Chapter 3 – Tension Release: The Early cxd5

Chapter 4 – Positional Drawbacks: Bad Bishops

Chapter 5 – White’s Strategy: Dark-Squared Bishop Exchange

Chapter 6 – White Plays 7.Bf4

Chapter 7 – White Plays 5.Nh3

Chapter 8 – White Plays e3 Systems with h3 or Nge2 & f3

Chapter 9 – White Plays e3 Systems, With Nf3 v Bd6

Chapter 10 – Student’s Games

Summary

Win with Dutch Defense with GM Miloje Ratkovic

Chapter 1. Leningrad variation 8.d5 I
Chapter 2. Leningrad variation 8.d5 II
Chapter 3. Leningrad variation 8.Re1
Chapter 4. Leningrad variation 8.Re1 Nd5
Chapter 5. Leningrad variation 8.b3
Chapter 6. Leningrad variation Different moves at 8th move
Chapter 7. Leningrad variation System with b3 and Bb2
Chapter 8. Leningrad variation System with b2-b4
Chapter 9. 3…d6 with the idea e5 (2. g3) I
Chapter 10. 3…d6 with the idea e5 (2. g3) II
Chapter 11. 3…d6 with the idea e5 (2. g3) III
Chapter 12. Hopton Attack I
Chapter 13. Hopton Attack II
Chapter 14. London System
Chapter 15. Staunton Gambit I
Chapter 16. Staunton Gambit II
Chapter 17. Queen’s Knight Variation I
Chapter 18. Queen’s Knight Variation II
Chapter 19. Raphael Variation I
Chapter 20. Raphael Variation II
Chapter 21. Raphael Variation III
Chapter 22. 1.d4 2.Nf3 (3.h3 Bg5)
Chapter 23. Unusual lines after 1.d4 Krejcik Gambit
Chapter 24. Unusual lines after 1.d4 Alapin Variation
Chapter 25. Unusual lines after 1.d4 Korchnoi Attack
Chapter 26. Unusual lines after 1.d4 2. b3/e3
Chapter 27. 1.Nf3-f5 I
Chapter 28. 1.Nf3-f5 II
Chapter 29. 1.Nf3-f5 III
Chapter 30. 1.Nf3-f5 2.b3/g3 and Lisitsyn gambit
Chapter 31. English Opening I
Chapter 32. English Opening II

Dutch Defense for Club Players with GM Jacek Stopa

Chapter 1 Introduction to Dutch Defense
Chapter 2 Author’s Games I
Chapter 3 Author’s Games II
Chapter 4 Malaniuk I
Chapter 5 Malaniuk II
Chapter 6 Malaniuk II
Chapter 7 Modern Games
Chapter 8 Sidelines – Staunton Gambit
Chapter 9 Sidelines II
Chapter 10 Sidelines III
Chapter 11 Main Line Qe8 I
Chapter 12 Main Line Qe8 II
Chapter 13 Main Line Qe8 III
Chapter 14 Main Line c6
Chapter 15 Main Line Nc6
Chapter 16 Final Chapter Stonewall & Classical I
Chapter 17 Final Chapter Stonewall & Classical II
Chapter 18 Final Chapter Stonewall & Classical III

Studies in: The Dutch Defense – LM Dana Mackenzie, GM Jesse Kraai, GM Eugene Perelshteyn, IM David Vigorito & IM John-Paul Wallace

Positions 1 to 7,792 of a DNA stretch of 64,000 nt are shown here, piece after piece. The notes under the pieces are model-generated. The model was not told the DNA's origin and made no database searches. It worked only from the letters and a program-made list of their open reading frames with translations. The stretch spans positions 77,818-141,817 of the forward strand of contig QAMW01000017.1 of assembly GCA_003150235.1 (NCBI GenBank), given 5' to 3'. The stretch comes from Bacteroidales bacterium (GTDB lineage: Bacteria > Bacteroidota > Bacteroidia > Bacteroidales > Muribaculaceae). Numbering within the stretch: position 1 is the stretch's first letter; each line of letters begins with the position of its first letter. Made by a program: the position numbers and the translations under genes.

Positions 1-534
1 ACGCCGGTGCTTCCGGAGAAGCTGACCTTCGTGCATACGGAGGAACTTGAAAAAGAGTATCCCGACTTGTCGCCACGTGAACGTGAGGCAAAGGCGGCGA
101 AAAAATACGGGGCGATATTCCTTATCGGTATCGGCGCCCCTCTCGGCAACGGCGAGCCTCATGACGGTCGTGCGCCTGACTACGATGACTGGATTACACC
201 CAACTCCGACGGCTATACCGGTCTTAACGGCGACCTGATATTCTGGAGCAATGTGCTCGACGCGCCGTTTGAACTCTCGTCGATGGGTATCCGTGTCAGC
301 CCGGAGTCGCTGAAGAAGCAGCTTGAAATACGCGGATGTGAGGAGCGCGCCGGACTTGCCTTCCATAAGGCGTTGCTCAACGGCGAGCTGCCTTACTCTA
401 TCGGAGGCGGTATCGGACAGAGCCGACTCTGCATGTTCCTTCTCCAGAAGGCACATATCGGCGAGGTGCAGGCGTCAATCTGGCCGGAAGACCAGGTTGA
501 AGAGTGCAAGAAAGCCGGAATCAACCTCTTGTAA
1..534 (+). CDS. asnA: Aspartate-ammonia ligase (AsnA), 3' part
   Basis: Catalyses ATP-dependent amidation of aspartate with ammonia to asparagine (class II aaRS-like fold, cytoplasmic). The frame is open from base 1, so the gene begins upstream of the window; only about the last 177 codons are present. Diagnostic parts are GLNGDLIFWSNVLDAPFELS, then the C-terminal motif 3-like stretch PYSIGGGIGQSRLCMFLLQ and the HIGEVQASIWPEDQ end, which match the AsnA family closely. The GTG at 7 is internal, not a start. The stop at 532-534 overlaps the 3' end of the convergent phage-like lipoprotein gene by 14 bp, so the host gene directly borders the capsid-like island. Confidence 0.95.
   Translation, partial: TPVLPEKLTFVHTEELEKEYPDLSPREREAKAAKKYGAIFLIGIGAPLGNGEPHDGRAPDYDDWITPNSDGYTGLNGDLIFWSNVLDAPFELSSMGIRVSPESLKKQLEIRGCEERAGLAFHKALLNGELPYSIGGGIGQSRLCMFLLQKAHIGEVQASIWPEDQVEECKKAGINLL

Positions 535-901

Irina’s Deep Strategy in the Dutch
Irina krush vs. Marc Esseman
Run Time: 00:33:13 LM MacKenzie

Kramnik Faces Nakamura’s Dutch
Vladimir Kramnik vs. Hikaru Nakamura
Run Time: 00:21:29 GM Kraai

My Miniature in the Dutch
E. Perelshteyn vs. Alexander Onischuk
Run Time: 00:23:35 GM Perelshteyn

A Cut-Throat Knight
Eugene Perelshteyn vs. Michael Barron
Run Time: 00:17:19 GM Perelshteyn

A Secret Weapon Against the Leningrad Dutch
Eugene Perelshteyn vs. Michael Barron
Run Time: 00:21:35 IM Vigorito

Demolishing the Dutch
Richard Pert vs. Anonymous
Run Time: 00:27:08 IM Wallace

The Killer Dutch with GM Simon Williams

  1. Part 1 DVD Introduction
  2. Model Game – Sowray-Pert
  3. Basic Strategic Ideas
  4. Part 2: The Main Line Classical
  5. Chapter 1: Ye Old Faithful 7…a5 – Introduction
  6. 7…a5 8 Re1: 1st Introductory Game: Gallagher – Williams
  7. 7…a5 8 b3: 2nd Introductory Game: Iskusnyh – Williams
  8. 7…a5 Theory A: 8 b3
  9. 7…a5 Theory B: 8 Re1
  10. 7…a5 Theory C: 8 Bg5
  11. 7…a5 Theory D: 8 Qc2
  12. 7…a5 A Typical Middlegame Structure
  13. Chapter 2: The Most Popular 7…Qe8
  14. 7…Qe8 8 Re1 1st Introductory Game: Van Wely-Minasian
  15. 7…Qe8 8 Qc2 2nd Introductory Game: Taimanov-Kortschnoi
  16. 7…Qe8 Theory A: 8 Qc2?!
  17. 7…Qe8 Theory B: 8 Re1 – The Old Main Line
  18. 7…Qe8 Theory C: 8 b3 – The New Main Line
  19. 7…Qe8 Theory D: 8 Bg5
  20. 7…Qe8 A Typical Middlegame Structure: Werle-Dgebuadze
  21. Chapter 3: The Modern 7…Ne4
  22. 7…Ne4 8 Bd2 1st Introductory Game: Sokolov-Williams
  23. 7…Ne4 8 Re1 2nd Introductory Game: Shirov-Williams
  24. 7…Ne4 Theory A: 8 Qc2
  25. 7…Ne4 Theory B: 8 Nxe4!
  26. 7…Ne4 Theory C: Other White Possibilities on move 8
  27. A Typical Middlegame Position
  28. Chapter 4: New, Fresh and Slightly Dubious 7…Nc6!? Introduction
  29. 7…Nc6!? Introductory Game: Potomak-Lukasiewicz
  30. 7…Nc6!? Theory A: 8 Move Side Lines
  31. 7…Nc6!? Theory B: 10 dxe6
  32. 7…Nc6!? Theory C: 10 Nxe6 The Critical Choice
  33. Chapter 5: White Fianchetto’s and Deviates at an Early Stage
  34. Introductory Game 1: Dumitrache-Williams
  35. Introductory Game 2: Roelvaag-Williams
  36. Theory A: An Early Nh3
  37. Theory B: White Avoids Playing c4
  38. Theory c: White Plays an Early b4 or b3
  39. Part 3 White Avoids Fianchettoing Introduction
  40. 1st Introductory Game: Agrest-Williams
  41. 2nd Introductory Game: The Rook Lift!
  42. Chapter 1
  43. Theory A: White Plays e3, Bd3, Nge2, and f3
  44. Theory B: White Plays e3, Bd3, and Nf3
  45. Chapter 2:
  46. Other Possibilities-Introduction
  47. White Plays Bg5 and e3
  48. Part 4: Aggressive Set Ups and Early Gambits-Introduction
  49. 1st Introductory Game: Kortschnoi-Kaenel
  50. 2nd Introductory Game: Tregubov-Malaniuk
  51. Staunton Gambit
  52. An Early h3 followed by g4!?
  53. Other Crazy Side Lines
  54. Part 5: 1 d4 f5-Early Deviations: 2 Nc3 and 2 Bg5-Introduction
  55. 1st Introductory Game: 2 Bg5: Kharitonov-Gajewski
  56. 2nd Introductory Game: 2 Nc3: Sakaev-Volokitin
  57. Theory A: 2 Bg5 h6 followed by …g5 and …Rh7
  58. Theory B: 2 Nc3
  59. Other Possibilities
  60. Part 6: Conclusion